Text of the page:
As for the convention itself, we have been very fortunate to have had people volunteer to give our idea a chance. Our special guest artist, Brenda Hickey, is flying in from Canada to spend the day with our students, and local businesses have donated the cost of her flight and hotel rooms. The local community has really shown us how much they support of program. A week ago we did not have any money outside what I was using to get things printed. And now, we have had $1,600 donated, with more trickling in daily. It’s a truly amazing experience.

Do you think the increased mainstreaming of geek culture has made something like this more possible?

Very much so. One of the most popular shows that our students enjoy is The Big Bang Theory. I have since started watching the show, and I realized that there is no way our students understand the show. But, they understand Sheldon Cooper. He acts like so many of our students. From what I have seen, the show has never come out and said that Sheldon has a specific disability. People acknowledge that he is different but accept him for who he is. And that is what our hope is for all of our students, to be acknowledged but still accepted. At least within the geek culture, I believe that society is completely ready to embrace the special needs community. And besides, I’d be willing to debate that there is not a more dedicated fan base than the special needs community.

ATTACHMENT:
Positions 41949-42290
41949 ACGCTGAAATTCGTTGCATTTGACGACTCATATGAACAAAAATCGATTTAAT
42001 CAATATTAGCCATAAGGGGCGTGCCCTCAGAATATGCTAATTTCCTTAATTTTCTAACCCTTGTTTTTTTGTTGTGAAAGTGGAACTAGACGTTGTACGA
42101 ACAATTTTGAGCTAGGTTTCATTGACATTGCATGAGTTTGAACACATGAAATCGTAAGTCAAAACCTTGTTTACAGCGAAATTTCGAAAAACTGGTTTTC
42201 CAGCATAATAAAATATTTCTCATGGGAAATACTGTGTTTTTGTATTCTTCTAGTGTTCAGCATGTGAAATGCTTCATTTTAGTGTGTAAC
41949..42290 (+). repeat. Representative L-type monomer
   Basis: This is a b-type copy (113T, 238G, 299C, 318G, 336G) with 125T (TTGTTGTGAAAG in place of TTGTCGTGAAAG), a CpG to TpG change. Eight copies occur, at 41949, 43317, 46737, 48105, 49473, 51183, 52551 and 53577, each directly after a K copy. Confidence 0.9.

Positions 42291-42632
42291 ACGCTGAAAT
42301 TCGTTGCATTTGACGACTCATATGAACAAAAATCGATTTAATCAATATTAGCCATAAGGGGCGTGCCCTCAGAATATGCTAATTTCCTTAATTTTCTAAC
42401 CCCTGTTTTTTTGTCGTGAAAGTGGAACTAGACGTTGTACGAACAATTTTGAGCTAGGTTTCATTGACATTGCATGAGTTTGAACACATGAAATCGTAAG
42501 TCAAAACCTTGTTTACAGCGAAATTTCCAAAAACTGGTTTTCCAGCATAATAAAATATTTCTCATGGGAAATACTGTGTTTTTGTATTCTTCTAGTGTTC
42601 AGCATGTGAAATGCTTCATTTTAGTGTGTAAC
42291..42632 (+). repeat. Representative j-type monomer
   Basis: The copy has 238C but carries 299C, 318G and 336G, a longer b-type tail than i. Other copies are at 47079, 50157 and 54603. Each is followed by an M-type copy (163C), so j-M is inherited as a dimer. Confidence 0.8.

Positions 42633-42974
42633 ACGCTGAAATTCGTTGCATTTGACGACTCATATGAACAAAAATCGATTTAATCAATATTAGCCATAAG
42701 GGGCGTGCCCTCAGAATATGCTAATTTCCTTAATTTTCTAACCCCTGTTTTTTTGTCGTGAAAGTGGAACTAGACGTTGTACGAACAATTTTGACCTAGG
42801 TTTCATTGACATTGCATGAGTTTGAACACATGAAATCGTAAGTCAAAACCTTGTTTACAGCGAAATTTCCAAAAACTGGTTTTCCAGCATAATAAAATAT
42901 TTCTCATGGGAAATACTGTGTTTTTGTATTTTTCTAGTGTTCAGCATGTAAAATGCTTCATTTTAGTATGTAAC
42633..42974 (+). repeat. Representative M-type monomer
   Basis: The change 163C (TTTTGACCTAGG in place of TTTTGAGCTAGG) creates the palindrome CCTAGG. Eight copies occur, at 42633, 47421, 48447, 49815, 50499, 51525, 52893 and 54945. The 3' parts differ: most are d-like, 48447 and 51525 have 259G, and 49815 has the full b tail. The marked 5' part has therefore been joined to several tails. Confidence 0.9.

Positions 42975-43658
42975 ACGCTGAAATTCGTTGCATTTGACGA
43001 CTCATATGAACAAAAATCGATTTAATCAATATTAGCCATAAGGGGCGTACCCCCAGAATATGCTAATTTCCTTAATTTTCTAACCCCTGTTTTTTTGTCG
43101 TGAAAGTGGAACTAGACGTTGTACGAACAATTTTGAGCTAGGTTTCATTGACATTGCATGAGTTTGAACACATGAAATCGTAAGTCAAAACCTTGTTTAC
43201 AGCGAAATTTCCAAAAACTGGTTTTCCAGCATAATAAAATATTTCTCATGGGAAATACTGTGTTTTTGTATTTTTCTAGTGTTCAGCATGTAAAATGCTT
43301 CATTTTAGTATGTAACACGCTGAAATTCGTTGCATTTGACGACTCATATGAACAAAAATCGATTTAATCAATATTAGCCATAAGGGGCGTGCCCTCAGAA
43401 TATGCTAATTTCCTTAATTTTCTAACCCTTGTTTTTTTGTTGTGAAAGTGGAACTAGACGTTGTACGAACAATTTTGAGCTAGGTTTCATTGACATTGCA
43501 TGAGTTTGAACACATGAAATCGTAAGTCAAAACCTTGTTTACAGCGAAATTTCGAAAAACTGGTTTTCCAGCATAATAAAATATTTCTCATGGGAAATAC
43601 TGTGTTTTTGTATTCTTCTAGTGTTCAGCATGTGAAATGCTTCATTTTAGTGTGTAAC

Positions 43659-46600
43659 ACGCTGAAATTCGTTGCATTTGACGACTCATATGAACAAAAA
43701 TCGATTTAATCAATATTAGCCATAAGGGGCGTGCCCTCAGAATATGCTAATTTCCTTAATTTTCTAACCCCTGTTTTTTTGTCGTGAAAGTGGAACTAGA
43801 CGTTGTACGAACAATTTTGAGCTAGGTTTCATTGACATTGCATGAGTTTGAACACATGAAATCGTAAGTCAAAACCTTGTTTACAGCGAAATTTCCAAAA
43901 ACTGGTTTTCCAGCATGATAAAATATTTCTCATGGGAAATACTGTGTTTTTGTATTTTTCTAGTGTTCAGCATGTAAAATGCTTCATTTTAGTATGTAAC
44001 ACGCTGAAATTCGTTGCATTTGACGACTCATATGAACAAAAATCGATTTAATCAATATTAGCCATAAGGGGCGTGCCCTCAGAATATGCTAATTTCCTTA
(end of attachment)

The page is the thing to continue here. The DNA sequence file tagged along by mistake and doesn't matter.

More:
​This is your first time planning a convention, right? What have you learned so far? Any tips for others interested in doing something similar?​

Yes, this is my first time ever trying something like this. From the local Dallas community, almost everyone that we have asked to be a part of the show has said yes. When I presented the idea, I had so many people tell me that they have have a family member with a disability. This community is one that has been ignored for a long time and people seem ready to help make a difference.
I have learned that it really just never hurts to ask. My team sat down and tried to think of which type of artist would appeal most to our students. In the end, we decided that a My Little Pony artist would get the most attention. Maybe it was perfect timing or maybe it was something else, but we were all very surprised when our first choice of artist, Brenda Hickey, expressed interest within a few hours of sending the email.
So, that’s the positive thing we’ve learned—be passionate about an idea and just ask. The only negative so far is realizing a nice idea doesn’t get you very far when trying to get through to a celebrity. At this point, we have not even been able to present an offer to anyone. The only advice people have given us is to try to get a hold of managers or booking agents. So far we have been told that they will not ever approach their clients with an offer unless we guarantee at least $4k to attend. So be prepared for rejection. But, at the same time, keep trying to reach out. We are still holding to make that right communication to get a celebrity to attend.

Interested in helping out with the Starfish Comic and Gaming Expo? Do you know anyone who might be interested in volunteering their time? You can contact Walter via the Starfish Comic and Gaming Expo Facebook page or tweet him @StarfishComiCon. To donate, click here, and please spread the word! It is crucial that the geek community be a welcoming community to individuals of all abilities and a safe space to share your love for all things geek.